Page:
Princess Allura, heroine of the ’80s anime Voltron, is the only surviving member of the royal house of Arus. The forces of Doom conquered her planet, killed her family, and took most of her people as slaves when she was about 8 years old. Her father’s diplomatic advisor hid her from raiding parties for years until five space explorers — all men — came looking for the mythical robot Voltron. They find the component lion ships and, at Allura’s direction, begin to defend the planet. Eventually, one of the space explorers is killed/injured (the show has a Japanese version and a sanitized American version) and Allura insists on flying the lion herself.
Undaunted by threats to her person, Allura always steps in to defend her people. But the fight isn’t easy, and Allura contends with many female vulnerabilities. While her piloting somewhat equalizes her footing with the men in the air — male strength and size isn’t decisive in a cockpit — her lack of piloting experience often creates tension with the men who she nominally leads. Since Allura is the last member of the royal family, her advisor, nanny, and people pressure her to stop flying so she can marry and produce an heir. The villain, Lotor, lusts for her from the first time he sees her and mounts incessant kidnap attempts to make her his queen. He even rapes her lookalike cousin because until he can have Allura, Romelle “will do.” (As with Star Wars, one must infer the details, but children understood that evil lurked while adults could figure out the specifics.)
Despite overcoming all of this to bring peace to her planet, she gets rescued too much for modern tastes. The boys teach her how to fight, but instead of filling the show with unrealistic escapes, the training mostly enables her to keep her head and stall until help arrives whenever she is captured. In several awful reboots of the cartoon the writers toughened her up and got rid of any amorous subplots. The shows did not last long because messing with Allura was not the only mistake the writers made, but in the Voltron fandom there is a fair amount of chatter that new Allura is more heroic than the original “wimpy” Allura.
I emphatically disagree. Original Allura is my favorite heroine, a mythical and campy mashup of Queen Elizabeth I and Queen Victoria. If interested, I recommend the original Japanese version of the cartoon, Golion, which is available with English subtitles.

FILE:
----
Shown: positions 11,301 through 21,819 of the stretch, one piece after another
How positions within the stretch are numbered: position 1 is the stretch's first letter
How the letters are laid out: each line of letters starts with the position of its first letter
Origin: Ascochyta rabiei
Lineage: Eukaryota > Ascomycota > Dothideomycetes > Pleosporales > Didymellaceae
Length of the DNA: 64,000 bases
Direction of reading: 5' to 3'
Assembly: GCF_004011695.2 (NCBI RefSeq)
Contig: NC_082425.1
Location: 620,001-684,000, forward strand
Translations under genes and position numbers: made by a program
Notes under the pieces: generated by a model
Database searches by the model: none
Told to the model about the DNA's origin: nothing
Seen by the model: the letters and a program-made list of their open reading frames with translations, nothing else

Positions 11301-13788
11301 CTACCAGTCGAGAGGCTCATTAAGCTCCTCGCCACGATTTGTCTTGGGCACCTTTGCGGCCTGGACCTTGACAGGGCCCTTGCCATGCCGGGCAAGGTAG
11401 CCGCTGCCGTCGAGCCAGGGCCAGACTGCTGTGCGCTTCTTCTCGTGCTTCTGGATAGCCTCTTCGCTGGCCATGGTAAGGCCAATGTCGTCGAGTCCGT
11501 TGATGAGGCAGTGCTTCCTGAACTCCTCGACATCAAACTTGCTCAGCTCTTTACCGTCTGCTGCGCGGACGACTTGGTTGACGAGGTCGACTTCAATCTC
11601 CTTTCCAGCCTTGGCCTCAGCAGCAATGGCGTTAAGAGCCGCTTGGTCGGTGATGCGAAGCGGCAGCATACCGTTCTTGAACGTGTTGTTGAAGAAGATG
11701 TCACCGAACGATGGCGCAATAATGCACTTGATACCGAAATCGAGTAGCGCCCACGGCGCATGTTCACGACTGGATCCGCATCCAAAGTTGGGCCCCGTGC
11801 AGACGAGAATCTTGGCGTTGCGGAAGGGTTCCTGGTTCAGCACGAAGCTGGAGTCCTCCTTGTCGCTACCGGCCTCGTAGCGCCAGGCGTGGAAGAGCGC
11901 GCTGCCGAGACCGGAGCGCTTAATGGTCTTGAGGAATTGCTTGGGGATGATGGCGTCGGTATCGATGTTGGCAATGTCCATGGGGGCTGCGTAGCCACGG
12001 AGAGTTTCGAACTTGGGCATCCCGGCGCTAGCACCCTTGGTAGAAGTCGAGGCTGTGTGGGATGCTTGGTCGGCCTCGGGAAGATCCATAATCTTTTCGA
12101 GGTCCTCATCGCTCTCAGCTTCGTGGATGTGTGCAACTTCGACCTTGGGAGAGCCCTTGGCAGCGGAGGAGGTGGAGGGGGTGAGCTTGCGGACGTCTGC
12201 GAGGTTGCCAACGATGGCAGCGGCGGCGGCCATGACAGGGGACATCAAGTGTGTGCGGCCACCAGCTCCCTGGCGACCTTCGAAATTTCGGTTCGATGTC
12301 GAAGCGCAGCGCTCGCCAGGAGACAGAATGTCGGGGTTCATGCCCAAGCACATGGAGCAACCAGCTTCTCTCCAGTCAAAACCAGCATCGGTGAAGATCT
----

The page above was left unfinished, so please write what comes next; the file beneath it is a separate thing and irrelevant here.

2. Bella Swan, The Heroine Feminists Were Waiting For
Bella is a plain teenager who falls in love with a good vampire, Edward. They marry and she becomes pregnant, an experience that almost kills her. Edward barely saves her, transforming her into a vampire. Once happily married with the unexpected joy of a baby, the vampire law comes after them assuming that the child is the product of a forbidden transformation. With a vampire super-ability — mental shielding — Bella thwarts the attack.
I’d be hard pressed to find a female character that feminists loathe more than Bella Swan. Yet Bella is the non-violent, compassionate, persuasive heroine feminists claim women naturally are. In the book Bella saves the land and averts violence without throwing a punch. If only for this, feminists should laud her, but instead they revile her.
They cannot forgive Bella for illustrating feminine realities they try so hard to pretend don’t exist.
Bella is a normal girl while both of her love interests have super strength. She has a superpower, but it is mental and only defensive. Bella marries before her twentieth birthday and doesn’t merely contend with the possibility of motherhood but endures a pregnancy that enhances all of the normal dangers of childbearing. In sum, the author, Stephenie Meyer, does not use her myth to obscure the differences between men and women but to highlight them.